“The Greatest Victory in the History of the Conservative Movement”?

“The Greatest Victory in the History of the Conservative Movement”? June 27, 2022

Roe v. Wade has been overturned!

Amidst the indignation in the media, the furor of the protesters, and the apocalyptic laments of progressives everywhere, it is easy to overlook the magnitude of what just happened.  Cultural conservatives committed to the value of human life have just won an astonishing victory.

In fact, Philip Klein, editor of National Review Online, says that we should mark our calendars for June 24, 2022.  Because that is the day of  The Greatest Victory in the History of the Conservative Movement.

In his article by that name, Klein shows how It took a mixture of intellectual rigor, commitment to principles, institution-building, and bare-knuckles politics to get to this moment.”

He cites the rise and intellectual sophistication of the conservative legal movement, as embodied in the Federalist Society, which created a deep bench of highly-qualified and highly-effective strict constructionist judges, some of whom rose to the Supreme Court.  He cites the untiring work of the pro-life movement, whose demonstrations, prayers, and help offered to women considering abortion kept the issue alive and moved the conscience of millions.  He cites the “bare-knuckles politics” of congressional Republicans–including the sometimes derided Mitch McConnell, then the Senate Majority Leader–for blocking the Democrats from filling the vacant seat of the late Antonin Scalia and pushing through Donald Trump’s judicial appointments.  He gives credit to culturally conservative voters who didn’t think much of Trump but voted for him anyway in the hope that he would appoint pro-life judges.  And he gives credit to President Trump who fulfilled their hopes.

All of these factors came together in overturning Roe v. Wade, and that ruling would not have happened without them.  So this was a victory of the whole cultural conservative movement on their most important and most defining issue.

But might this prove to be a Pyrrhic victory?  That is, a victory so costly that it amounts to a defeat?  That term is derived from King Pyrrhus of Epirus, who won two great victories over the Romans.  Reports Plutarch:

The armies separated; and, it is said, Pyrrhus replied to one that gave him joy of his victory that one other such victory would utterly undo him. For he had lost a great part of the forces he brought with him, and almost all his particular friends and principal commanders; there were no others there to make recruits, and he found the confederates in Italy backward. On the other hand, as from a fountain continually flowing out of the city, the Roman camp was quickly and plentifully filled up with fresh men, not at all abating in courage for the loss they sustained, but even from their very anger gaining new force and resolution to go on with the war.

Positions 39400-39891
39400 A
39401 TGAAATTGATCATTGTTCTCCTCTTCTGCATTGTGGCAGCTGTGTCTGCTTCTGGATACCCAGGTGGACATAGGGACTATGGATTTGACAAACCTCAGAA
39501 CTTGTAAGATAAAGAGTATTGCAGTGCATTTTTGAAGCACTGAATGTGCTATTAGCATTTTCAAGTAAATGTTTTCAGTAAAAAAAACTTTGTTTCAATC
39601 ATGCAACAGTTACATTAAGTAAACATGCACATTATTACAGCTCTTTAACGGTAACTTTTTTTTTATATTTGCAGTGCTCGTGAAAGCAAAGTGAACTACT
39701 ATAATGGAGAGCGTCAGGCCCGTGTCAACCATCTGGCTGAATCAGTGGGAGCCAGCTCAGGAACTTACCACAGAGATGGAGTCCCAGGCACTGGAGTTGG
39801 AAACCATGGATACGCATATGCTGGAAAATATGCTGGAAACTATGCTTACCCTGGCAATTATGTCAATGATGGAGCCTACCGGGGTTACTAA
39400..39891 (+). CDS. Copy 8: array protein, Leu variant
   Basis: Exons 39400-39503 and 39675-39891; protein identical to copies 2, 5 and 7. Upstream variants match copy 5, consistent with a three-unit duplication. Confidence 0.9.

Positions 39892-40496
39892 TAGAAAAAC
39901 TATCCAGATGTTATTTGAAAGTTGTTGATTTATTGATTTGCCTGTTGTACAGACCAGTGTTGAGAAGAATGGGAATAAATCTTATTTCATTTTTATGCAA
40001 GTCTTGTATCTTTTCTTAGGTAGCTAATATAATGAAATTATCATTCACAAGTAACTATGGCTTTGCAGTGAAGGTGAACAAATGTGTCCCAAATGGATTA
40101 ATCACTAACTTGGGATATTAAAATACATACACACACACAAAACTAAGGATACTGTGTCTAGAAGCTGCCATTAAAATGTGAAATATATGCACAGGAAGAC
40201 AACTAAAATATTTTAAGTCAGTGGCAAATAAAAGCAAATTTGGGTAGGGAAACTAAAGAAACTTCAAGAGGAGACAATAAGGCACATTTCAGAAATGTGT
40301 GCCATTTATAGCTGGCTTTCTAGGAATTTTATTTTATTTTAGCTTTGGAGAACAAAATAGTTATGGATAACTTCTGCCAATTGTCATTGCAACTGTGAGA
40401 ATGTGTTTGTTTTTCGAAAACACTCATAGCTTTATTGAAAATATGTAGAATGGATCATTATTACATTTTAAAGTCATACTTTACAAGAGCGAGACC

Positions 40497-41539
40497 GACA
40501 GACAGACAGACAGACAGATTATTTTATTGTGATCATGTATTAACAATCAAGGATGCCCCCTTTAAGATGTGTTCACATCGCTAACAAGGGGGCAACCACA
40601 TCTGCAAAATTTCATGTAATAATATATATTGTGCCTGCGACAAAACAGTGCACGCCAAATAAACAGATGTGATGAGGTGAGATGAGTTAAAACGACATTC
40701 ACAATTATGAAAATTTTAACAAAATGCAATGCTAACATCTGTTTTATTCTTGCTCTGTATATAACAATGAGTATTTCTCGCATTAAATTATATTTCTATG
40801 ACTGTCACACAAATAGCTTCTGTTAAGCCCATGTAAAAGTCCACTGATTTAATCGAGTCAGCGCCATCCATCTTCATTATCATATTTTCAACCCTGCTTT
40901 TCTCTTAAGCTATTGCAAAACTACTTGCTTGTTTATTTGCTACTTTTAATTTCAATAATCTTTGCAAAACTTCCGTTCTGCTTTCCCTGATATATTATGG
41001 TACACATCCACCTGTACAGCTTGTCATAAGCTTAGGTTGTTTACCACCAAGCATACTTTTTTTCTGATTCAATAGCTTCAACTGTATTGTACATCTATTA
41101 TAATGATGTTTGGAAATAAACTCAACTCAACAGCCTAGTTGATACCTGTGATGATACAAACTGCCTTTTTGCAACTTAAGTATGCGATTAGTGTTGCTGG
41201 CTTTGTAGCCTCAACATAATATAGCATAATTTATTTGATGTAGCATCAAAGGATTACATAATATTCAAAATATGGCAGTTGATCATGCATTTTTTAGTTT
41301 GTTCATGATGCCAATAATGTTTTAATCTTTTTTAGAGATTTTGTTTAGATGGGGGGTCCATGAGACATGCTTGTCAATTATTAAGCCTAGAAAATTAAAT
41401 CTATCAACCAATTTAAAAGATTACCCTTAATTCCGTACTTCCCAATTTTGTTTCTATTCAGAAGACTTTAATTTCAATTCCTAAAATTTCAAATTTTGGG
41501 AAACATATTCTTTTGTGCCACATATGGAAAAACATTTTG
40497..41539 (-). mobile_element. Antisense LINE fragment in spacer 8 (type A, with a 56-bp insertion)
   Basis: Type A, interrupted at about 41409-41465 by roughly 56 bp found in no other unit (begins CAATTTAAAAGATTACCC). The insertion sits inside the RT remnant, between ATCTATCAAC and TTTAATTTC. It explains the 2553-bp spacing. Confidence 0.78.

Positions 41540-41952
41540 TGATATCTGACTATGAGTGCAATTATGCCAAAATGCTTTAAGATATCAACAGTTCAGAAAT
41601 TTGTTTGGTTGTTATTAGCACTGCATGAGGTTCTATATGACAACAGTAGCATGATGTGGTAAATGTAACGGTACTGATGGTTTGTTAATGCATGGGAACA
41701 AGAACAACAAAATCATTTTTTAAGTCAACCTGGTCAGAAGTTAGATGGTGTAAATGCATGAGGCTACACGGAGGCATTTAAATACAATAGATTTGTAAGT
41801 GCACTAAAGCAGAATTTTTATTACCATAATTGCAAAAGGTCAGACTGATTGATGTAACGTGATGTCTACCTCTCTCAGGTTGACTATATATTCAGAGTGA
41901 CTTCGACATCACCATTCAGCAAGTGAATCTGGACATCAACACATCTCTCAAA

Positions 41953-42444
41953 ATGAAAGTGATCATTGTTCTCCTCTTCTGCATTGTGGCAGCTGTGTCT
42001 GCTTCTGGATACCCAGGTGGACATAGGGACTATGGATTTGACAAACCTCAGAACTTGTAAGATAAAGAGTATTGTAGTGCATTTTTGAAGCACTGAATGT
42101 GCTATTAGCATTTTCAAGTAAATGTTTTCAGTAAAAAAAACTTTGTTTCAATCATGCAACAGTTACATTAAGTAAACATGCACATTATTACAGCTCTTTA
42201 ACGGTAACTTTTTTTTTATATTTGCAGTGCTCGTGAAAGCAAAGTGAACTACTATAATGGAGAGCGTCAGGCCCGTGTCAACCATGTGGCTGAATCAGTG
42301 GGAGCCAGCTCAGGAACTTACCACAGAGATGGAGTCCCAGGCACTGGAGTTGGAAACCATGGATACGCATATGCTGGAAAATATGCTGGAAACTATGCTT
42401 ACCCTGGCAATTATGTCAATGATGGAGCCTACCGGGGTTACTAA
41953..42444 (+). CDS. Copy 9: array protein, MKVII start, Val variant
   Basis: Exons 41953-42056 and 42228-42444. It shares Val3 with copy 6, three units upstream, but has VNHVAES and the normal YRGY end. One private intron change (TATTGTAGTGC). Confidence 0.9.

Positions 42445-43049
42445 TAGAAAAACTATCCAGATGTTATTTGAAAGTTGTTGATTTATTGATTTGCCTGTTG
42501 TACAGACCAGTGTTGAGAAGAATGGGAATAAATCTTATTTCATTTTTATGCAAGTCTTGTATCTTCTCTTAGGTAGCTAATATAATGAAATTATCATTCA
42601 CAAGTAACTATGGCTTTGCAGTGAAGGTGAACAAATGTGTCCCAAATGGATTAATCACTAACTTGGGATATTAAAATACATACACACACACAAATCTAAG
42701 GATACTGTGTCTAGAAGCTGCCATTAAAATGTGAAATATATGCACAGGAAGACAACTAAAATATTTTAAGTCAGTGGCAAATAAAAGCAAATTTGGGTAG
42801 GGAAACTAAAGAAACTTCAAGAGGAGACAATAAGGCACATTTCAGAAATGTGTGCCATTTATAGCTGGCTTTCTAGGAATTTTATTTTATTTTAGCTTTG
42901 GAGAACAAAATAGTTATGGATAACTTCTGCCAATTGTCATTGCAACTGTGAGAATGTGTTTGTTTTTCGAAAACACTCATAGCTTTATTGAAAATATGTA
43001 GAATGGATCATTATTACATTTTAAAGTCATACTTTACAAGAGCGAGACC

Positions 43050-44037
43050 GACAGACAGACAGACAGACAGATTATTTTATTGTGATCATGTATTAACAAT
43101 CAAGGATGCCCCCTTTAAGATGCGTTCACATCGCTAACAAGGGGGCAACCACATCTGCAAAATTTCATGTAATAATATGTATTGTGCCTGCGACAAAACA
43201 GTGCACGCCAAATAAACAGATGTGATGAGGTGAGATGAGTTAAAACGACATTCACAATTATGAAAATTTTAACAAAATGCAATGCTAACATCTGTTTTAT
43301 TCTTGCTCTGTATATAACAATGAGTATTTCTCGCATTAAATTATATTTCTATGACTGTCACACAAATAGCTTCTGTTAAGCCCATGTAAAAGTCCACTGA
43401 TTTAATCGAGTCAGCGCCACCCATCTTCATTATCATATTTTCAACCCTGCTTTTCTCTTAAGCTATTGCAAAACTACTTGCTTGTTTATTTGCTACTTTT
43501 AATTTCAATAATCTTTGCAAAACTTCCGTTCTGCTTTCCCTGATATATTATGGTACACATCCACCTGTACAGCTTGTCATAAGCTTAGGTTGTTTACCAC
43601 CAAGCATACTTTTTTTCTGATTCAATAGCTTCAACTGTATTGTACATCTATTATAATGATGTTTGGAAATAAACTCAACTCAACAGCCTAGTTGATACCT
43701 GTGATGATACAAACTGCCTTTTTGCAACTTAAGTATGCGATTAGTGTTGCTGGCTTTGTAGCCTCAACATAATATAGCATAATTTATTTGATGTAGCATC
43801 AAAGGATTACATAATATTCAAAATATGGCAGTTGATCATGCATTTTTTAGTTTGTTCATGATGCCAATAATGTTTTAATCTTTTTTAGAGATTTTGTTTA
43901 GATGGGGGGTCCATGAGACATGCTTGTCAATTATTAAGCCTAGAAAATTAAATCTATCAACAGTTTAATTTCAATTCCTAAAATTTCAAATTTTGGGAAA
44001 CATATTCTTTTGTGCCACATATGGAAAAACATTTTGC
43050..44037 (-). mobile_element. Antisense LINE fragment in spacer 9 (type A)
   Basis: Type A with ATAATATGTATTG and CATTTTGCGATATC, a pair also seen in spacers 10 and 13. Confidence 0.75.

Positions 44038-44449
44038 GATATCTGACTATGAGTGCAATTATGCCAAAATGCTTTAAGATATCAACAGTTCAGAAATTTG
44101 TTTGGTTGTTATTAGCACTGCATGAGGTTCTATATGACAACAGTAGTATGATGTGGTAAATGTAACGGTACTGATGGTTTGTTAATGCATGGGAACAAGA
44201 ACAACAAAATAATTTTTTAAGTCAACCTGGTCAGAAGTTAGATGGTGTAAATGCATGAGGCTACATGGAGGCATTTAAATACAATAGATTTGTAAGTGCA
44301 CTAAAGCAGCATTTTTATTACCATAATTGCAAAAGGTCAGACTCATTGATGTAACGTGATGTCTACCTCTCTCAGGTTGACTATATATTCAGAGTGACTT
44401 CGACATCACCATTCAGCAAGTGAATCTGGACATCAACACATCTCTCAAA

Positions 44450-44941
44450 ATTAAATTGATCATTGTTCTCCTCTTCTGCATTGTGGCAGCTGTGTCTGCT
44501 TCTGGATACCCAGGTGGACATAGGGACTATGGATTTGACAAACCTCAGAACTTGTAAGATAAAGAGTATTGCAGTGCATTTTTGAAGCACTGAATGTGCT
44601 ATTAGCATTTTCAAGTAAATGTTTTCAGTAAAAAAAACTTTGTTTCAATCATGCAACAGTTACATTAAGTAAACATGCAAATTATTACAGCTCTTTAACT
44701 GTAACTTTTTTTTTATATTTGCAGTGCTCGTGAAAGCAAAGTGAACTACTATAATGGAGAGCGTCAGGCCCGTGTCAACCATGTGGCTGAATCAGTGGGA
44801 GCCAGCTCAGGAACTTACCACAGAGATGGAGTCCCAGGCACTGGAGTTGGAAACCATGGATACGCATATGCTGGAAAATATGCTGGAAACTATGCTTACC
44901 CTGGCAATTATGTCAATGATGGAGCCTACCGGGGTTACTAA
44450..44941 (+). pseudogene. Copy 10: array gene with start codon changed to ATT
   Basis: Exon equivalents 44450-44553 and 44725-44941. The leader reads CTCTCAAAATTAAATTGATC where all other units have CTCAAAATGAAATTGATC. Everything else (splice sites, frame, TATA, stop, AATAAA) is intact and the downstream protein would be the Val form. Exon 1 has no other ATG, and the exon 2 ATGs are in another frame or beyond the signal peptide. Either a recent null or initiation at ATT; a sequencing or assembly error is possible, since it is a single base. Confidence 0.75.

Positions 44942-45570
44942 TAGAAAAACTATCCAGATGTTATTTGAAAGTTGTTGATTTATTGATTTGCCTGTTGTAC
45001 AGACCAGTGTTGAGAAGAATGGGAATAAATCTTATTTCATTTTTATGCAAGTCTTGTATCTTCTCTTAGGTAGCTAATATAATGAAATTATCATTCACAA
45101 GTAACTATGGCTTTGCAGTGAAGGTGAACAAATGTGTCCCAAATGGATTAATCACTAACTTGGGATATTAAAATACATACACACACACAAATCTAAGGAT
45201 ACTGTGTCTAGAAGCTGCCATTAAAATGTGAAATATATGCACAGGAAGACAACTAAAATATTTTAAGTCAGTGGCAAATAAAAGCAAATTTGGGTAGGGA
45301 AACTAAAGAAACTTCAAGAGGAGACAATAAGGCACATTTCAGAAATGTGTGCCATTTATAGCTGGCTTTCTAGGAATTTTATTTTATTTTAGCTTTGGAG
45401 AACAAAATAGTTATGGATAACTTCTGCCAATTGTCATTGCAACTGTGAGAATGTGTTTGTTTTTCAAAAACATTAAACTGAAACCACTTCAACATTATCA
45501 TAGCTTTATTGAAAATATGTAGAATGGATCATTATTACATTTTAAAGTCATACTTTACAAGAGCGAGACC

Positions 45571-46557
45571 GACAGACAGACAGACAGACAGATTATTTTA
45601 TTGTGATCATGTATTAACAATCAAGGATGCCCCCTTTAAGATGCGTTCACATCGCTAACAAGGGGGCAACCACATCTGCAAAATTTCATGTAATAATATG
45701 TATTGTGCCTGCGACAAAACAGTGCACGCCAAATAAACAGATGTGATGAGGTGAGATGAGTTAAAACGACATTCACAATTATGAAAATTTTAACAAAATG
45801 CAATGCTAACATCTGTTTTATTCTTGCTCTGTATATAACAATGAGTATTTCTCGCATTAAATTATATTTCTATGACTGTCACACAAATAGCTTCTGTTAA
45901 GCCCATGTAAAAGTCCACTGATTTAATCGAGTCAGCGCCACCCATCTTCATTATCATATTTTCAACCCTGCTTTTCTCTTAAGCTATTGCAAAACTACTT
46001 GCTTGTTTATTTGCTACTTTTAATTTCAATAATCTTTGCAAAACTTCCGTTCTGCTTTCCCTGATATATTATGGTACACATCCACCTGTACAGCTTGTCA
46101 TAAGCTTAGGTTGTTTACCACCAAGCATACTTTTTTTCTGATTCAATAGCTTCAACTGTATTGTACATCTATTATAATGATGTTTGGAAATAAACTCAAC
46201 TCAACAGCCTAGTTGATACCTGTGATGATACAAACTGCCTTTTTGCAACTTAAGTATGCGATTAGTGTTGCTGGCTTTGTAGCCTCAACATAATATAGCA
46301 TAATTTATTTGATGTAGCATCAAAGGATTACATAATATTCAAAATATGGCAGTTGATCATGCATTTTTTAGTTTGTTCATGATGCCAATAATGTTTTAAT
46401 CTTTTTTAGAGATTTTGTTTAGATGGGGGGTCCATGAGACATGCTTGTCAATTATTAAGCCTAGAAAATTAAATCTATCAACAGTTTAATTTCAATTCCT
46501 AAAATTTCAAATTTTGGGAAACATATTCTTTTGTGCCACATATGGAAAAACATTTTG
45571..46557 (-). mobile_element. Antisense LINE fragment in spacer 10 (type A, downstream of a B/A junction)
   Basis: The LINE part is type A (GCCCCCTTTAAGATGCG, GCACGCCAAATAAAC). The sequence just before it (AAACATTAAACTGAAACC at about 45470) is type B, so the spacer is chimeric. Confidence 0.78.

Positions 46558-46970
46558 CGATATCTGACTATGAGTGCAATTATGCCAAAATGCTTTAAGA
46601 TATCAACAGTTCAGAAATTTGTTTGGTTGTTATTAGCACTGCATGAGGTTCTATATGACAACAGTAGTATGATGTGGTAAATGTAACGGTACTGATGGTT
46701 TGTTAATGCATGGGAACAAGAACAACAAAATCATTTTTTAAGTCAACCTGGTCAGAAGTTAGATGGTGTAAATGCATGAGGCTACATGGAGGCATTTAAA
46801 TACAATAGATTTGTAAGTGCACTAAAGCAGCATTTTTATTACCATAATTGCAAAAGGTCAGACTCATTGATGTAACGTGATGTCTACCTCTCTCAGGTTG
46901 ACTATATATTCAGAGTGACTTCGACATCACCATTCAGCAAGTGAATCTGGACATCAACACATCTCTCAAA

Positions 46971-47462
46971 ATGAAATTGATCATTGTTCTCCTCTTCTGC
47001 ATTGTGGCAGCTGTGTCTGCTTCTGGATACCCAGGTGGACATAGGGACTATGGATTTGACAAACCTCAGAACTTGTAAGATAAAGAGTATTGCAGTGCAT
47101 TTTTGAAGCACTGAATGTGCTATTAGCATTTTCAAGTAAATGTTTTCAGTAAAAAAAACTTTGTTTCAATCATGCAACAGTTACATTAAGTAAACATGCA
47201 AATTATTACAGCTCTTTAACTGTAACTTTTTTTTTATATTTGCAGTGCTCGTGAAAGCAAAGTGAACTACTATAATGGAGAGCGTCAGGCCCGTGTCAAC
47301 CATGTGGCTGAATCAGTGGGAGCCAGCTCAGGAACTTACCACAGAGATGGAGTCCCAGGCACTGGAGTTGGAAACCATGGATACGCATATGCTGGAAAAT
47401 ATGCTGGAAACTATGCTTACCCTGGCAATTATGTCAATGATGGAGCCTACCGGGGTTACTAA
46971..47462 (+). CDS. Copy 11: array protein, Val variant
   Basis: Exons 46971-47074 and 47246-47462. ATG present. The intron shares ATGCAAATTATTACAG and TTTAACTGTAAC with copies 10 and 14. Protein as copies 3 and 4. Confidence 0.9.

Might the pro-abortion forces “from their very anger” gain “new force and resolution to go on with the war”?  Might voters, most of whom believe in legalized abortion in some form, turn against cultural conservatives altogether?

Republicans are expressing happiness at the ruling.  But, according to interviews with party officials conducted by Politico‘s David Siders, “they just didn’t want it to come right now — not during a midterm election campaign in which nearly everything had been going right for the GOP.”  What with surging inflation and President Biden’s plummeting popularity, the Democrats seem to be on the ropes, heading into the midterm elections.  They worry that overturning abortion as a “constitutional right” will re-energize Democrats and turn voters against them.  Siders quotes one operative who says that this may be a case of the dog catching the car.

And the inevitable patchwork of state laws–with some states (like Oklahoma where I live) banning abortion entirely, with others allowing abortion with no restrictions at all, and others legalizing abortions with restrictions–will mean abortion tourism, boycotts from woke corporations, and other intrastate conflicts.

None of that takes away from the significance of the Supreme Court ruling.  Most observers believe that though abortions will still be available, lives will be saved.  And it may be, as Emily Jashinsky says, that overturning Roe might be part of a larger pendulum swing away from the sexual revolution, which has made women, liberated or not, its primary victims.

And, as Elle Reynolds says, the ruling demonstrates that, contrary to what many Christians have been saying, “The culture war is not lost yet.”

Well, the political war is not lost yet.  The culture still needs changing, through continued persuasion, conversion, and replacing our culture of death with a vibrant culture of life.  But scrapping Roe v. Wade is a victory worth celebrating.

 

Photo by FamilyMan88, CC BY-SA 4.0 <https://creativecommons.org/licenses/by-sa/4.0>, via Wikimedia Commons

 

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